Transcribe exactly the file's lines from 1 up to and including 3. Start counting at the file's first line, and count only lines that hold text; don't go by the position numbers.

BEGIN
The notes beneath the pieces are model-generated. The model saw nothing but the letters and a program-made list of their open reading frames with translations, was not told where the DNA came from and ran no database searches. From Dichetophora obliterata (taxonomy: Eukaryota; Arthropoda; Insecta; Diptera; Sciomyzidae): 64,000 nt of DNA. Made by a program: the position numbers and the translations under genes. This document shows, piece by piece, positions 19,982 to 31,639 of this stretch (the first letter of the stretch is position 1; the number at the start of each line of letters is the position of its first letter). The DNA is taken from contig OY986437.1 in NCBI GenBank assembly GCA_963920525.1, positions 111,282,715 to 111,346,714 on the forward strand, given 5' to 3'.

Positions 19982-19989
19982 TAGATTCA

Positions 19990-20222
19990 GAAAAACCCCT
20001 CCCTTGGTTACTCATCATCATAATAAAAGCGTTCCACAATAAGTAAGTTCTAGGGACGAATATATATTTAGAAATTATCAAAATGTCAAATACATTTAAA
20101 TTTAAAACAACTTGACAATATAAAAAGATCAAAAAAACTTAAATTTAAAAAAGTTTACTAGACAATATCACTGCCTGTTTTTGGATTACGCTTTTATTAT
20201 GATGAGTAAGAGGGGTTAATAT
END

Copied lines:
The notes beneath the pieces are model-generated. The model saw nothing but the letters and a program-made list of their open reading frames with translations, was not told where the DNA came from and ran no database searches. From Dichetophora obliterata (taxonomy: Eukaryota; Arthropoda; Insecta; Diptera; Sciomyzidae): 64,000 nt of DNA. Made by a program: the position numbers and the translations under genes. This document shows, piece by piece, positions 19,982 to 31,639 of this stretch (the first letter of the stretch is position 1; the number at the start of each line of letters is the position of its first letter). The DNA is taken from contig OY986437.1 in NCBI GenBank assembly GCA_963920525.1, positions 111,282,715 to 111,346,714 on the forward strand, given 5' to 3'.

Positions 19982-19989
19982 TAGATTCA